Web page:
OPTIMIZING THE TENANT MIX AND INCREASING INNOVATION CAPACITY
Creating, maintaining and nurturing a synergistic tenant mix is another challenge that can be particularly pronounced in the context of innovation districts. These projects are often home to a combination of multinational corporations, start-ups, universities, nonprofit organizations, small business incubators and accelerators, government agencies and capital providers who can all contribute to the commercialization of new ideas in different ways. The propensity for these parties to work together may, however, be predicated in large part on shared values, an awareness of common interests and the existence of a sense of trust serving as a foundation for collaborative endeavors. Asset managers and property managers cannot control all of these variables, but they can act as information brokers, bringing parties together when they are abreast of the activities and initiatives various tenants have underway. They can also communicate formal and informal rules of conduct to tenants that influence how these parties interact with each other and the manner in which they access shared resources. Since these functions are outside the scope of the typical asset manager or property manager’s responsibilities, individuals working in these capacities must reorient themselves as an important part of an innovation ecosystem to do their jobs well.
MAKING COMPLEX CAPITAL BUDGETING DECISIONS
Asset managers and property managers must additionally make difficult capital budgeting decisions to ensure the physical features of an innovation district help maximize the value of the diverse tenant mix. Common area improvements must not only cater to prevailing tenant demands, but also encourage the employees of these organizations to interact. Furthermore, reinvestments must continually be made in a project to provide public spaces and amenities that are interesting or useful enough to bring outsiders in and connect them to the onsite workforce. The complexity of these decisions requires asset managers and property managers to have an intimate understanding of how internal and external parties currently engage with the built environment, while remaining mindful of how behaviors may change over time in response to emerging market trends and disruptive technologies, among other things. This is by no means an easy task in light of the dynamic nature of the organizations that innovation districts typically serve and the rapidly evolving preferences of the highly-skilled individuals they tend to employ.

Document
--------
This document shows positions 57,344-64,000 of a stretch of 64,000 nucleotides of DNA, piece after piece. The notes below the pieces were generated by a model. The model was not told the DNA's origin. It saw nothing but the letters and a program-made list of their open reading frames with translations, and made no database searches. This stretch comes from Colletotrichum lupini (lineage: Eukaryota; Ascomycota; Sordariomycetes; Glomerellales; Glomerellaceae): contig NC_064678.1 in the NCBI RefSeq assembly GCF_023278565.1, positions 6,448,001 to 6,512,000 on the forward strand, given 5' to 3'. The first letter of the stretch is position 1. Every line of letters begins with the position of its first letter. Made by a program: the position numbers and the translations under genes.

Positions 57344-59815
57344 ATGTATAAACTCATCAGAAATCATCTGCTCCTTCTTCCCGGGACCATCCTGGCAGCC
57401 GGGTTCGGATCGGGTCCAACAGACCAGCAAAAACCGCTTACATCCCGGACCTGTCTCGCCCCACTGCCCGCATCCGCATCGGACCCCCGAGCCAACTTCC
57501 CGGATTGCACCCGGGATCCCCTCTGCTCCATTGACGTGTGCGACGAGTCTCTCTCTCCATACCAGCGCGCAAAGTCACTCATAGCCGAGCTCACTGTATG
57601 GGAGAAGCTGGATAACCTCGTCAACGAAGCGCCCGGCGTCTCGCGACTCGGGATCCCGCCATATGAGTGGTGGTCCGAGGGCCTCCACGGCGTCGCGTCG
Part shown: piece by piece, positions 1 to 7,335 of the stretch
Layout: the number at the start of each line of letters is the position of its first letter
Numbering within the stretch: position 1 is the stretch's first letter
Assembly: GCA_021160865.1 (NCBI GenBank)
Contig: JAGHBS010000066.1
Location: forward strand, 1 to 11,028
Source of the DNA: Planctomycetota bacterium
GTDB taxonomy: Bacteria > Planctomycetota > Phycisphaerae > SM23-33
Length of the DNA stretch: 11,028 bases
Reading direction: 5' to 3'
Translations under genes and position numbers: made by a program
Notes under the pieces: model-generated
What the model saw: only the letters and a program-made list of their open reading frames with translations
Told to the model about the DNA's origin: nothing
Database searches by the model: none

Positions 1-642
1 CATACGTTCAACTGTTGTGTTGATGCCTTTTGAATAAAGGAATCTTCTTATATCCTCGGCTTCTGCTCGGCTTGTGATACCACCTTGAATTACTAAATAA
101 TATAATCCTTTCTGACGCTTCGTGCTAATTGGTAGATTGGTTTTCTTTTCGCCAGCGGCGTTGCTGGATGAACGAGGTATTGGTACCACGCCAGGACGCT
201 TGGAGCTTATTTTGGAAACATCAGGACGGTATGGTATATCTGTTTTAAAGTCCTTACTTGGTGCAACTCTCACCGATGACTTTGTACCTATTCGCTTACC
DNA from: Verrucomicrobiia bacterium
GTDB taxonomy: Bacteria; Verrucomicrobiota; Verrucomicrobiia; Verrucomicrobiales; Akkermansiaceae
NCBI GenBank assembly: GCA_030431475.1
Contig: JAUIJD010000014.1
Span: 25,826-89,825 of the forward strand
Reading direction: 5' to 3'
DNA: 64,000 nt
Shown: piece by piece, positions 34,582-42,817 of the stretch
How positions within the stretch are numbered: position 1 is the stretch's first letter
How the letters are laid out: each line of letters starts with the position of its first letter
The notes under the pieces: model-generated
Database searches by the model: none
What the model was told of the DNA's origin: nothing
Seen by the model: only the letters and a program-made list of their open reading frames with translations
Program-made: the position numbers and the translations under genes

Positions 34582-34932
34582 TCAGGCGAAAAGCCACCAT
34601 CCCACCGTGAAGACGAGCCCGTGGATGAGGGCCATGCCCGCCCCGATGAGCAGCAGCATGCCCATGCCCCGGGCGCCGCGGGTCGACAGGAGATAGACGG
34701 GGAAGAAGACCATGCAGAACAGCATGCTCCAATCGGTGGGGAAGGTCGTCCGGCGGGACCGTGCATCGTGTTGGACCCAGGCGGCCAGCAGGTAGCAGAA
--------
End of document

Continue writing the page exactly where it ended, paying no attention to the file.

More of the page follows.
MEASURING COLLABORATION AND ENTREPRENEURSHIP
A final way in which asset managers and property managers can add value to innovation districts is by developing substantive measures of any collaboration and entrepreneurial activity taking place onsite. As an increasing number of real estate projects are marketed as innovation districts, prospective tenants are likely to become more leery of the benefits associated with locating in such environments and more demanding of evidence that they are in fact different from traditional office parks. It may therefore prove necessary for management teams to be able to provide information about patents or venture capital funding obtained by entrepreneurial firms already operating in the project, new business startups and innovative joint venture partnerships, just to name a few examples. By routinely collecting information about these types of activities, members of the real estate management team may be better equipped to convey the value proposition of an innovation district to companies considering it as a home.
By: Dustin Read, PhD, JD and Andrew R. Sanderford, PhD (JPM)
Click here to view source article.